John J. Krolewski, M.D., Ph.D., is Professor of Pathology and Laboratory Medicine at the University of Rochester Medical Center. Dr. Krolewski is a physician-scientist whose academic interests include investigating the molecular mechanisms of cancer, and the application of clinical 'next-gen' sequencing. Dr. Krolewski received his undergraduate degree from M.I.T. and was an NIH MSTP fellow at New York University School of Medicine, receiving his M.D.-Ph.D. in 1984. He completed his pathology residency training at N.Y.U. in 1988.
Dr. Krolewski joined the faculty in the Pathology Department at Columbia University, College of P&S in 1990 and then moved to the University of California IRVINE School of Medicine in 1998, before coming to Rochester as Chair in July 2012.
He previously established Molecular Pathology clinical laboratories at both Columbia and UC Irvine and has had an NIH funded program in cancer biology since 1992. His clinical interests are focused on the application of clinical genotyping technologies, such as the use of next-generation sequencing, to assist physicians in diagnoses, and to tailor treatment to each patient's specific genotype or cancer defect. The current focus of his research program is on the mechanisms of prostate cancer cell death with a goal of translating this knowledge into novel pro-apoptotic therapies for prostate cancer.
The first part of Dr. Krolewski's career was driven by his discovery of Tyk2, the first member of the JAK family of tyrosine kinases. Working in collaboration with others, he linked Tyk2 to the interferon-alpha receptor, helped characterize the mechanism of 'broken receptor' signaling, and also the role of intra-membrane proteolysis in interferon signaling.
Subsequently, he re-focused his interests on the mechanisms of androgen withdrawal induced apoptosis of prostate epithelial cancer cells, with an emphasis on the role of cytokine signaling downstream of androgens. He has been investigating androgen regulation of the caspase inhibitor FLIP (CFLAR) and a paracrine cytokine network (TNF, TGFß) that is responsible for triggering epithelial cell death. Understanding this mechanism may enable the development of novel nanoparticle therapies for prostate cancer (currently under development with Y. Kwon, UC Irvine). He has collaborated with imaging scientists to develop and employ small animal MRI to measure prostate volume enabling his group to use KO mice to demonstrate that androgen withdrawal induced apoptosis requires TNF and TGFß signaling. He is currently participating in a multi-disciplinary collaboration (radiology, imaging physics, optics, electrical engineering, chemistry) to develop molecular imaging probes for photoacoustic imaging of early prostate cancer. He has other ongoing collaborations to develop microfluidic devices for SDS-PAGE (M. Bachman, G.P. Li, UC Irvine).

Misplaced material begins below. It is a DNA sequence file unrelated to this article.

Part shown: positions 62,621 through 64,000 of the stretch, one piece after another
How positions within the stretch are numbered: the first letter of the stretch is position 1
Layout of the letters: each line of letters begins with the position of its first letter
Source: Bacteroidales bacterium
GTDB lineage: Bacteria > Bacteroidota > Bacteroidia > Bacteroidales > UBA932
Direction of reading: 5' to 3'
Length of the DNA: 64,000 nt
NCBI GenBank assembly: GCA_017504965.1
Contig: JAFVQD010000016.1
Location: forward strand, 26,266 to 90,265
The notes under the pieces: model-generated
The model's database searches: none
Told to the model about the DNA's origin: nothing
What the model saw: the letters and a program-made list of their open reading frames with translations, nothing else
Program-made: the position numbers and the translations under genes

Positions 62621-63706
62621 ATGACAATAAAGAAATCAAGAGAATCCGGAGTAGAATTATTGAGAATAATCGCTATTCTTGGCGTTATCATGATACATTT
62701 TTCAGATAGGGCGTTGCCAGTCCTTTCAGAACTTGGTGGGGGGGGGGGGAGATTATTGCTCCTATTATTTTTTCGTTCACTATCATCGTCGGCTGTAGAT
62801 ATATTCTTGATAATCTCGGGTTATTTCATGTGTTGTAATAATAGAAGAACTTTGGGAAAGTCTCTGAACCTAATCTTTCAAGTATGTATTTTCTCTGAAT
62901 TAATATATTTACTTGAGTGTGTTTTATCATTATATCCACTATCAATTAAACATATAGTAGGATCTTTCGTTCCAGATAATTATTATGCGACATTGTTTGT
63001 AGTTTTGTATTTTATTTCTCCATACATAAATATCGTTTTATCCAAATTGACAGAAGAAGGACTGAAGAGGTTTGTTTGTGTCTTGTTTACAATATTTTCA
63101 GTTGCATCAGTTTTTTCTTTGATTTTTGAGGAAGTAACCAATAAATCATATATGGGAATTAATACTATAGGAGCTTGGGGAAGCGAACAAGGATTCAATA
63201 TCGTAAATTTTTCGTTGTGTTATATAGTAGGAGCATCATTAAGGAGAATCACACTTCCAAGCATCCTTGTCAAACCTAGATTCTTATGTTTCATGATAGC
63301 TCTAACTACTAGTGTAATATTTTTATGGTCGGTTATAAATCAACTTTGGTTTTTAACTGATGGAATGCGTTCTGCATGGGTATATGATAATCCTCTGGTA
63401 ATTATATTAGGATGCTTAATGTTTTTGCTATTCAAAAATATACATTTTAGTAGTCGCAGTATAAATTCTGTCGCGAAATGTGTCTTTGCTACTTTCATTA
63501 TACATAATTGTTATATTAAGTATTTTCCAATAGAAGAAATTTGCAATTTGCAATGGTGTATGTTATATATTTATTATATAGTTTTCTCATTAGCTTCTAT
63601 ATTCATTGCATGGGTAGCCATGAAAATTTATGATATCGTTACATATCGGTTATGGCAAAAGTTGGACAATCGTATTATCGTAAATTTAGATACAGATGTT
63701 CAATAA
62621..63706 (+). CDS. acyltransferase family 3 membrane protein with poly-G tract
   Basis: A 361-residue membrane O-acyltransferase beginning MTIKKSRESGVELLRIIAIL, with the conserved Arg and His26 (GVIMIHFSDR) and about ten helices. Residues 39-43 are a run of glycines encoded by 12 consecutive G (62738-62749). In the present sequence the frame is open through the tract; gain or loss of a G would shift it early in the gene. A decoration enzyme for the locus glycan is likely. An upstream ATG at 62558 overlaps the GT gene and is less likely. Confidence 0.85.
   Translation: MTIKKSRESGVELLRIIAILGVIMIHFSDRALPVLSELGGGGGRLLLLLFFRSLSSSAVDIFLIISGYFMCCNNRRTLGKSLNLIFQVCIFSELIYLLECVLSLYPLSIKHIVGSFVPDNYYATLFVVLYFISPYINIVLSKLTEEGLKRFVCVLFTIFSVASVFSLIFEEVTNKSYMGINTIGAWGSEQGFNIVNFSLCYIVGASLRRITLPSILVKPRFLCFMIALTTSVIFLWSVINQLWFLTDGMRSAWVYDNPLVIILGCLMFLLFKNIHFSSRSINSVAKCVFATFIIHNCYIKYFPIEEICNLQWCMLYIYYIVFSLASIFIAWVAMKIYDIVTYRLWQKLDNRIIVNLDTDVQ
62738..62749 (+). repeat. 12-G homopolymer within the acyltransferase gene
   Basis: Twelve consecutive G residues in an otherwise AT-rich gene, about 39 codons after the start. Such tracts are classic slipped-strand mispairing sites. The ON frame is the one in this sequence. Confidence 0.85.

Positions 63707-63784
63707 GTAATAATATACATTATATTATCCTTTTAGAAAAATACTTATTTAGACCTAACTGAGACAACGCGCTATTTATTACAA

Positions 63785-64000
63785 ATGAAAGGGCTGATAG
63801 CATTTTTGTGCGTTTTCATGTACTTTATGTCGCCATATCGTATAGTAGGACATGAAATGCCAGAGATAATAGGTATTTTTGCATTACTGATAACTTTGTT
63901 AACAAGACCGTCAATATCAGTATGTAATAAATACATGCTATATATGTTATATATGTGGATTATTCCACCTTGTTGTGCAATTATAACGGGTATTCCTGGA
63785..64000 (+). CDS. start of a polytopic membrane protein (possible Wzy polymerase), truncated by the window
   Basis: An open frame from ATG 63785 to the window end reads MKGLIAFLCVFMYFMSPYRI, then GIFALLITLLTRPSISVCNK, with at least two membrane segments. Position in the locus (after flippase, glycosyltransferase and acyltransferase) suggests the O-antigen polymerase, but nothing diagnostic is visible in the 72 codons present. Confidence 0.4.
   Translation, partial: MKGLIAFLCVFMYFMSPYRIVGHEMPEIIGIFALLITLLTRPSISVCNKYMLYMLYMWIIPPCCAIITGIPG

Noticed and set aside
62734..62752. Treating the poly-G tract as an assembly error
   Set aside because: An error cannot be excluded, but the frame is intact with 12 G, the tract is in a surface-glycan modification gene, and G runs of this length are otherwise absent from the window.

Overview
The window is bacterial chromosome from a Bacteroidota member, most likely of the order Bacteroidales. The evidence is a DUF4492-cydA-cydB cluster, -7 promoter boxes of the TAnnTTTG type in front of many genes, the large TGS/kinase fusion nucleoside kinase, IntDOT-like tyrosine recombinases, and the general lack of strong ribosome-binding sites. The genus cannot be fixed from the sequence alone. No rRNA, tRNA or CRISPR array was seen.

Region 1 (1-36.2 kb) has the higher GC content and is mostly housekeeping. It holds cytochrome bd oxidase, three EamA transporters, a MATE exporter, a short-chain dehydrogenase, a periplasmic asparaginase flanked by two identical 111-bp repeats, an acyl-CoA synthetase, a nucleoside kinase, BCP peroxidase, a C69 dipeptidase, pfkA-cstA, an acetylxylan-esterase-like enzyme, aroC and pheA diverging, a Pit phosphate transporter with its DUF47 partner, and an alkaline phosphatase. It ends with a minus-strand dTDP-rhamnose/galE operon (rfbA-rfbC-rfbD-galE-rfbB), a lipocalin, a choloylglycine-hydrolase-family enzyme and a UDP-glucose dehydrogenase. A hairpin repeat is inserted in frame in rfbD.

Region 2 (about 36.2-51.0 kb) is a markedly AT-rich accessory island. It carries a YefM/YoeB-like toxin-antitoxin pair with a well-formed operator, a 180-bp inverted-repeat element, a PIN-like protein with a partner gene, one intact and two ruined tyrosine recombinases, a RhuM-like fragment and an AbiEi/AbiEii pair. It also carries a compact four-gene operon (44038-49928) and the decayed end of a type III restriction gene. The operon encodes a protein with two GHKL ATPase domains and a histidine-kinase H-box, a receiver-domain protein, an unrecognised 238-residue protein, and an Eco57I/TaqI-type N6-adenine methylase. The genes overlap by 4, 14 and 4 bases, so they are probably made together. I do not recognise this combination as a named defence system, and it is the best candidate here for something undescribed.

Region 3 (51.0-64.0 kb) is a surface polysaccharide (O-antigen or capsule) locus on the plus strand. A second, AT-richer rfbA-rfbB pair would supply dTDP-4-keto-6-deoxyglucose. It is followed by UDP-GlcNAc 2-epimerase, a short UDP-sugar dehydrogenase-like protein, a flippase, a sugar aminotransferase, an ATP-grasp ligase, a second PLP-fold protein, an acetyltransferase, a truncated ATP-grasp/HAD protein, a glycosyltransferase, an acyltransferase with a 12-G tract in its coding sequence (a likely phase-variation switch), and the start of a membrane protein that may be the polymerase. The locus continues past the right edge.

Dr, Krolewski's research has been continuously funded by the National Cancer Institute since 1992, in addition to other agencies (DOD, National Multiple Sclerosis Society, CA Dept of Health Sciences and the University of CA).